An Unlikely Villain Emerges In The Data Privacy Debate

An Unlikely Villain Emerges In The Data Privacy Debate

Facebook has taken a lot of heat lately, as the media has turned its spotlight onto their collection and distribution of user data.

The common response to this revelation has surrounded advertising. Facebook is a free product. As with many SAAS companies, if users aren't paying for the product, it is because they are the product.

As is the obvious case with Facebook. User data is the asset for which Facebook’s evaluation is set. And while some have argued they move to a subscription model, where users pay for their Facebook account instead of being subjected to ads, there is a zero percent chance that will ever happen.

Facebook brings in roughly $40 Billion dollars in ad revenue in 2017. With 2 Billion active users, each would have to pay $20 per year for their account. Most would not do that, driving the active user count down and annual subscription costs up even higher.

As we widen our focus from Facebook, a new villain has emerged in the data privacy discussion - wireless providers. AT&T, Sprint, T-Mobile, and Verizon all collect real-time location data from any user on their network.

This data collection is done under the guise of using location data to improve their wireless service. That would be great if they were not also selling the data to aggregators who repackaged it to advertisers.

The issue to this is two-fold:

  1. Users can not opt-out. Wireless providers do not allow users to opt-out of sharing their location data - again, under the guise of improving network performance.
  2. The aggregators wireless companies are selling data to are not protecting it very well. 🚨 Understatement Alert 🚨

To give you a real-life context for this…

A few months back, I was providing AdWords services to an out-of-state pediatrics group who became very interested in hyper-geolocation targeting. They were approached by a firm who offered the ability to track users who spent considerable time in the labor & delivery wings of nearby hospitals, targeting them with ads for the pediatricians.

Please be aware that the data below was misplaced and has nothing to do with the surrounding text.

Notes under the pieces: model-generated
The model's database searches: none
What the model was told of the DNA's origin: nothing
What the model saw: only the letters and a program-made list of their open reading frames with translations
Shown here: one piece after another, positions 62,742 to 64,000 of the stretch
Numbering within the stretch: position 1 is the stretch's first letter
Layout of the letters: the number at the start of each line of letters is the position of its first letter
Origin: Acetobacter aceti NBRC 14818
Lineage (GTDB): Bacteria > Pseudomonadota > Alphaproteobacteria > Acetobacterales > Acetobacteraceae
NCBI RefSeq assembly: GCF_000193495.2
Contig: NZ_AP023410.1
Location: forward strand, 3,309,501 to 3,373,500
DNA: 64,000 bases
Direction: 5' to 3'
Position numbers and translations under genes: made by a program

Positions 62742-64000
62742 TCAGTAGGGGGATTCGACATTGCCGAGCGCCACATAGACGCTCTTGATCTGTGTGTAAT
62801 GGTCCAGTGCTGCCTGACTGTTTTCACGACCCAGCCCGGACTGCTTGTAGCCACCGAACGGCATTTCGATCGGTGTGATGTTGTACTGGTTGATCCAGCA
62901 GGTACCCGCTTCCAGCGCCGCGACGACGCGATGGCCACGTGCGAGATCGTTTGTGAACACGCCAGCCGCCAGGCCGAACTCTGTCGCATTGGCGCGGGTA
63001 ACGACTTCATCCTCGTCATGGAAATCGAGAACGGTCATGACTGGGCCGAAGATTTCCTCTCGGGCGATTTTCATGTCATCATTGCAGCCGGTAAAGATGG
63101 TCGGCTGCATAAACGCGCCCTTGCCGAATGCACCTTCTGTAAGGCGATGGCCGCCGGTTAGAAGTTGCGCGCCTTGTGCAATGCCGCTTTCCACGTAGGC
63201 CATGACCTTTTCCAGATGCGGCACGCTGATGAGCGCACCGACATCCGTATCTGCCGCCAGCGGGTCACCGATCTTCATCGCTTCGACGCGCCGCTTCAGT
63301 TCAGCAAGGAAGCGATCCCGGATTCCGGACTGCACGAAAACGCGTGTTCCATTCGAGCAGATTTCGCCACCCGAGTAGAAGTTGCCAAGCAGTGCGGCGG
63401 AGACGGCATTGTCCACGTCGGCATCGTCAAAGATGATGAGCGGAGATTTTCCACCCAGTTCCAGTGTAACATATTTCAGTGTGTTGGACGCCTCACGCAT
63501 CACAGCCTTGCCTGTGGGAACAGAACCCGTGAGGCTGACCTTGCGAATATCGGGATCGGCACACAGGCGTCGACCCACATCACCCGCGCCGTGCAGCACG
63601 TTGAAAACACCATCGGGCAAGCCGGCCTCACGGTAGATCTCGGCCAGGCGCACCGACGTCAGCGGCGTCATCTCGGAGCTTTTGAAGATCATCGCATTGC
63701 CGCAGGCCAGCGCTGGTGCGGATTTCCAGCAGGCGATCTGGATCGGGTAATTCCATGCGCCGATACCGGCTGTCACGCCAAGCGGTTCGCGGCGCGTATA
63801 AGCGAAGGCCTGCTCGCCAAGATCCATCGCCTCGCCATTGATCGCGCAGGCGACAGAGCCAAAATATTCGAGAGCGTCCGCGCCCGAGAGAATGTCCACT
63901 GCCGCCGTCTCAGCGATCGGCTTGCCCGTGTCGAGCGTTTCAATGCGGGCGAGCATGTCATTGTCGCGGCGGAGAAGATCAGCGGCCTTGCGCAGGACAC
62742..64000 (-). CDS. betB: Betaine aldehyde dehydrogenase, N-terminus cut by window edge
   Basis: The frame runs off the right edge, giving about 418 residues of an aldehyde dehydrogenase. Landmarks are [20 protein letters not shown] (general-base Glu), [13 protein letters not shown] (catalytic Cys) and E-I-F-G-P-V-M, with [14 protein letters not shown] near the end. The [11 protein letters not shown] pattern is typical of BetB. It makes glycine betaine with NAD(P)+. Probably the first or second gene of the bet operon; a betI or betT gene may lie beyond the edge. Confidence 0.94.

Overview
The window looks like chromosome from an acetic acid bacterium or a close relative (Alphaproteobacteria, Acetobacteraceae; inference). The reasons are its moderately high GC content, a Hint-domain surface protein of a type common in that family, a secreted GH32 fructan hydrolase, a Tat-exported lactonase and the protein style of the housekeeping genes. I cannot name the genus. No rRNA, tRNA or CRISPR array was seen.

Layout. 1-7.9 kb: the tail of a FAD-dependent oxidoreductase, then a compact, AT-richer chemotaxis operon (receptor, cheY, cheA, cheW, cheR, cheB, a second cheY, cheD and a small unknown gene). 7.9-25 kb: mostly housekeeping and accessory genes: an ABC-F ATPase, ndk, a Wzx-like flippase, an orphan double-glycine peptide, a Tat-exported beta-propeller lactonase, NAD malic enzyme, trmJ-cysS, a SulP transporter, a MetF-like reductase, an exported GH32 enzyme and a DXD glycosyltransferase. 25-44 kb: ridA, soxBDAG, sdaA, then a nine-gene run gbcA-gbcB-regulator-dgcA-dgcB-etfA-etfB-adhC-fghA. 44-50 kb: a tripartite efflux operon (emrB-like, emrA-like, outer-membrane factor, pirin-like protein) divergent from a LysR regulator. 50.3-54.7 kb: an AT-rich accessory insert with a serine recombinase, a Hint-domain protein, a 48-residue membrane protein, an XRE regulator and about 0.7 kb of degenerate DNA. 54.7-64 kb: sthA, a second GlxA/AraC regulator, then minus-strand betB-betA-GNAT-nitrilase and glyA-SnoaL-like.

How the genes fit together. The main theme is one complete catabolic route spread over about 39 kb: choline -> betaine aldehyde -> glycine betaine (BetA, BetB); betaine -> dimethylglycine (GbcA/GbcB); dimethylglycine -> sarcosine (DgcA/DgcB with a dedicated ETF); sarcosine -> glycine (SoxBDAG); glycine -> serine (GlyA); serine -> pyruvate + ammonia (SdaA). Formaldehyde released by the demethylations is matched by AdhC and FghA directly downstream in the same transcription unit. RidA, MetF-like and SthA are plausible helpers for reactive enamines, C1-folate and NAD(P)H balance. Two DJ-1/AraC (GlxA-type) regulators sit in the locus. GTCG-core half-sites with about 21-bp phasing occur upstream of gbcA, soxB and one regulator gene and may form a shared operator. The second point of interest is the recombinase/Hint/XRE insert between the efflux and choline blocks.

This kind of targeting is made possible by wireless providers and without user consent - not to mention the HIPAA implications.

Real-Time Follow Up

Regulators continue to pull the thread of the data privacy quilt. Earlier this week, the NYT reported that Facebook was furthering this incestuous mess, as they provided device manufacturers with “deep access” to user data:

Facebook allowed the device companies access to the data of users’ friends without their explicit consent, even after declaring that it would no longer share such information with outsiders. Some device makers could retrieve personal information even from users’ friends who believed they had barred any sharing, The New York Times found.

Yesterday, in a follow up piece, the NYT uncovered that four of the 60+ device manufacturers were Chinese companies, including:

Huawei, a telecommunications equipment company that has been flagged by American intelligence officials as a national security threat

Ironically, Facebook has been banned in China since 2009. Additionally, Huawei’s founder, Ren Zhengfei, is a former engineer in the People’s Liberation Army.

Just when the smoke was clearing on the Facebook fire, the ashes were stirred.

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